Douglas Millican, interim chief executive of Scottish Water, said the company was well positioned to export its services to overseas water companies, adding that a hydro nation had the potential to attract international firms whose businesses require access to plentiful water supplies in Scotland.
Mr Millican also said the construction which would follow from upgrading Scotland's water infrastructure would assist in boosting the economy, as well as "enhancing communications by laying broadband infrastructure in sewers".
However, he ruled out exporting water directly, claiming that while the industry in Scotland would be open to discussions, there would be significant challenges to overcome.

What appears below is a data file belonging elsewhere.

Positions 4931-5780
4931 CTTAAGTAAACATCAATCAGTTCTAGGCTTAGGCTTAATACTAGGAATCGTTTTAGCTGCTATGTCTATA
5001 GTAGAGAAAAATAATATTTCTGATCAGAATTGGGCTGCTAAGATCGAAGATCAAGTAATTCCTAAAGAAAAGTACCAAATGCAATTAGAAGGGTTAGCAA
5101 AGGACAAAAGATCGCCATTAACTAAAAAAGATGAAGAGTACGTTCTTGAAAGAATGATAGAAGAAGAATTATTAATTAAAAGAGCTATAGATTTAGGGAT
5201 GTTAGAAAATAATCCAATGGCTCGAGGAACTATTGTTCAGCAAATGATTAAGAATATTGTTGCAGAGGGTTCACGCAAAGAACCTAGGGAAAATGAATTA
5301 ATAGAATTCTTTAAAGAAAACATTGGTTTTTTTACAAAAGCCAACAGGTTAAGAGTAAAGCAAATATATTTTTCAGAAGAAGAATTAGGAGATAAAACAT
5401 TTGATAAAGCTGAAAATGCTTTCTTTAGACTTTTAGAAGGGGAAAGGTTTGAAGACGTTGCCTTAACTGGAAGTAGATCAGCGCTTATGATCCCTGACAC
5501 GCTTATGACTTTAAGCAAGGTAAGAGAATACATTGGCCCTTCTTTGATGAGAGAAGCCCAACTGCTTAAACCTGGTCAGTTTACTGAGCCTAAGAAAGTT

His claims, at the Hydro Nation, Global Ambitions conference at the Edinburgh International Conference Centre, comes as a Holyrood committee backs the Scottish Government's plans to create a framework for managing water resources.
Mr Millican said the roots of the hydro nation idea could be found in Scotland's industrial heritage "which utilised water to support commerce, from agriculture to pharmaceuticals, the textiles industry to our many distilleries".
He also pointed to contracts in the Middle East to help oversee management of a five-year drainage programme as Qatar gears up to host the 2022 World Cup, work in Poland, training to water industry staff in Alberta, Canada, and smaller projects in India and Ireland.